Several comedies unveiled during the TCA summer press tour in Beverly Hills stretched the concept of sitcom in any number of directions. What constitutes comedy is more of a wholly subjective debate than ever before. New shows include Amazon’s One Mississippi, which sees comedian Tig Notaro saddled with cancer and gastrointestinal distress, visit her dying mother; and FX’s Better Things, about a divorced mother, featuring frank talk about porn, abortion and other taboo topics. They infuse the conventional TV comedy with gloom, doom and a dash of dramatic flourish.
So unconventional are the comedies at Amazon—angsty Transparent famously picked up a Golden Globe for best comedy in 2015—that the streaming service now categorizes its comedies as half-hours, moving away from labels that have defined television genres for eons. Joe Lewis, head of half-hour programming at Amazon, thinks of a comedy’s season as a five-hour movie, divvied up in 30-minute blocks. The change in category title, he says, followed the morphing of Amazon’s comedies into more dramatic fare.
“Alpha House and (2013-14 comedy) Betas, and then Transparent and Mozart in the Jungle, went a little bit more dramedic,” he said. “We think about things not in terms of, this is a comedy or this is a drama, but what’s meant for this amount of time.”
Comedies have, of course, been morphing for years—evolving from the traditional multicam, laugh track framework to single cams and subtle jokes and humor mined from misery. Comedies past and present such as FX’s It’s Always Sunny in Philadelphia and NBC’s Community have taken delight in subverting the form.
Ali Liebegott, executive producer on Transparent, describes the show as a “dramedy or dark comedy,” but says such labels don’t mean what they used to. “It’s 30 minutes, so people think of it as a comedy,” Liebegott said. “It’s also the kind of show that flashes back to the Holocaust.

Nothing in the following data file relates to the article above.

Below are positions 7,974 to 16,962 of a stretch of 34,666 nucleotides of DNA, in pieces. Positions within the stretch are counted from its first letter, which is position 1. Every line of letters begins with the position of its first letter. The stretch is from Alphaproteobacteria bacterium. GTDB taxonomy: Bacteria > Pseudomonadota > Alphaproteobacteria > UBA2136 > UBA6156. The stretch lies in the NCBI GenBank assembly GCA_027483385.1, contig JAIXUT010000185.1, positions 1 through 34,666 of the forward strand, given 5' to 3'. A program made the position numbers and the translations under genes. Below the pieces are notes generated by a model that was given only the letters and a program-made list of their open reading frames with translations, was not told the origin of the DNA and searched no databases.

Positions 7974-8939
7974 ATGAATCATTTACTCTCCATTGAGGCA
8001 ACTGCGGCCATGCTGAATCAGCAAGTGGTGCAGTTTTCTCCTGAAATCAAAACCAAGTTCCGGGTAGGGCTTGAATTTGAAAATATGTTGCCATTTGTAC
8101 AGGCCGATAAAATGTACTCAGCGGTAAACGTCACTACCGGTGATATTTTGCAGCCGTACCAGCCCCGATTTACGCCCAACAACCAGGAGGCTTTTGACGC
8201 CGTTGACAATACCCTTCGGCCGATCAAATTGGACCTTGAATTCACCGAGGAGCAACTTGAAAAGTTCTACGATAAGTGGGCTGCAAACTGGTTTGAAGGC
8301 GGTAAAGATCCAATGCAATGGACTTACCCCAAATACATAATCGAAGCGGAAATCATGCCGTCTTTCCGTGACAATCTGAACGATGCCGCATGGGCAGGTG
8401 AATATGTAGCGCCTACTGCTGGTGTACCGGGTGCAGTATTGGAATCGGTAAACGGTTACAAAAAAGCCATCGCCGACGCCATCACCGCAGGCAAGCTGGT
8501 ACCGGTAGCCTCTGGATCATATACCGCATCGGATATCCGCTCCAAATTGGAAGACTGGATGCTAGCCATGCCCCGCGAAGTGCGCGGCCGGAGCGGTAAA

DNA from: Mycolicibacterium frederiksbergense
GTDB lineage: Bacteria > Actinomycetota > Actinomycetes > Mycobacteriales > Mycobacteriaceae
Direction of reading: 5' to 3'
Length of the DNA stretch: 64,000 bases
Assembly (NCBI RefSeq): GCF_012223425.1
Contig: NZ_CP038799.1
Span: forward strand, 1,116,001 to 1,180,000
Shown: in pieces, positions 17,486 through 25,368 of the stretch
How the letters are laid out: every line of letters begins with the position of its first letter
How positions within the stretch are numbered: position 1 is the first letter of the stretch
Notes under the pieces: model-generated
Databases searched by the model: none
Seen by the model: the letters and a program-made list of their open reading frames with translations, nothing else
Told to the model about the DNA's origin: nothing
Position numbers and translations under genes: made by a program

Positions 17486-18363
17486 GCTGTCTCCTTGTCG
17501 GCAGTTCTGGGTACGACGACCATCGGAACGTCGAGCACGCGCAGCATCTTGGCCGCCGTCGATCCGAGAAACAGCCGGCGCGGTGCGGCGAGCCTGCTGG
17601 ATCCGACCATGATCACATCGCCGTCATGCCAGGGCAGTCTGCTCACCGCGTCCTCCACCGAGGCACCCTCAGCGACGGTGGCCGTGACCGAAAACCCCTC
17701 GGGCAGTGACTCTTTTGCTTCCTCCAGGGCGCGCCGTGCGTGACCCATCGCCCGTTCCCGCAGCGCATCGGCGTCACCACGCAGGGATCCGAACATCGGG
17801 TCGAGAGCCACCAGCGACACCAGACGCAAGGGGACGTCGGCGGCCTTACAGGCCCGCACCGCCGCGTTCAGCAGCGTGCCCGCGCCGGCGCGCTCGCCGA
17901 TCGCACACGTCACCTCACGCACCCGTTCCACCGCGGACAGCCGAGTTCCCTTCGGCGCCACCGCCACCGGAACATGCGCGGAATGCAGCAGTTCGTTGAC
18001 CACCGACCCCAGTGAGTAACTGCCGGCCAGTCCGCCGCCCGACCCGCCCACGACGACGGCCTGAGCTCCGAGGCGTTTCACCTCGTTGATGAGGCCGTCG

Angling for awards has also contributed to genre fluidity. Andy Samberg, host of the 2015 Emmys, poked some fun at this idea at the event. He quipped, “Orange Is the New Black is now technically a drama, while Louie is now technically jazz.”
Indeed, Louie, the Louis C.K. series on FX that featured as much melancholy as humor, paved the way for the new batch of downbeat half-hours. C.K.’s fingerprints are all over the current movement; he’s an executive producer on both One Mississippi and Better Things.
During its TCA session August 9, FX also showcased Donald Glover’s comedy Atlanta; the clip shared with critics featured a mentally ill man drinking from a toilet, then sustaining a beating from jail guards as a roomful of people look on. “It’s technically a comedy,” said director Hiro Murai. “But there are gray areas where you’re not sure if you’re supposed to laugh.
John Landgraf, FX Networks CEO, singled these “rich and cinematic” shows out as the next iteration of comedic television. “It’s narrative filmmaking,” he said, “and it shows how emotional and deep and profound, as well as funny, comedy can be these days.”
To be sure, the unconventional comedies unveiled by Amazon, FX and others at TCA were balanced out by traditional sitcoms on other networks. The featured CBS offerings not only stuck to the conventional formula, but trotted out trusted comedic hands from days of yore in Matt LeBlanc (Man With a Plan), Kevin James (Kevin Can Wait) and Joel McHale (The Great Indoors). Traditional sitcoms are immediately accessible to viewers, and play—and pay, as Chuck Lorre would attest—extraordinarily well in syndication.
“Our brand is big multicams that feature very relatable families,” said Glenn Geller, CBS entertainment president.
The expanding television landscape has paved the way for all types of comedies, say some TV insiders. “The death knell for multicams happens every ten years,” said sitcom vet Rick Singer, in Beverly Hills to promote new Fox drama Pitch. “I think the energy of a live audience is unique and fantastic. Maybe there’s a lull in [multicam comedy], but I think they’ll always return.”
Landgraf said the blurred lines of comedy and drama date back at least to FX’s own Rescue Me. The new half-hours, he says, are primarily comedies with a dramatic counterpoint. “They look at deep, weighty things, but they also want you to laugh, to see the absurdity of the characters and situations,” he told B&C. “It’s a pretty close thing sometimes.”
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